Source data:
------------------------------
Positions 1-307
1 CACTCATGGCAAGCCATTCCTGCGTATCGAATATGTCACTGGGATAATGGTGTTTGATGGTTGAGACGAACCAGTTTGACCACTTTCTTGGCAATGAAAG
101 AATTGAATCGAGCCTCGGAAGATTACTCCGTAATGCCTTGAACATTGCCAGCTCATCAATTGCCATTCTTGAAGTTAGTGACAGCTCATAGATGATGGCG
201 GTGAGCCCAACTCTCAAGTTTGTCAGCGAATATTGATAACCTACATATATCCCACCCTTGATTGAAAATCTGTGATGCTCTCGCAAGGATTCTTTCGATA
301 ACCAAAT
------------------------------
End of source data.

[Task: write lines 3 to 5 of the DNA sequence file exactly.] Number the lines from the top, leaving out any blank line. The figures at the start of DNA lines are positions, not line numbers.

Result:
101 AATTGAATCGAGCCTCGGAAGATTACTCCGTAATGCCTTGAACATTGCCAGCTCATCAATTGCCATTCTTGAAGTTAGTGACAGCTCATAGATGATGGCG
201 GTGAGCCCAACTCTCAAGTTTGTCAGCGAATATTGATAACCTACATATATCCCACCCTTGATTGAAAATCTGTGATGCTCTCGCAAGGATTCTTTCGATA
301 ACCAAAT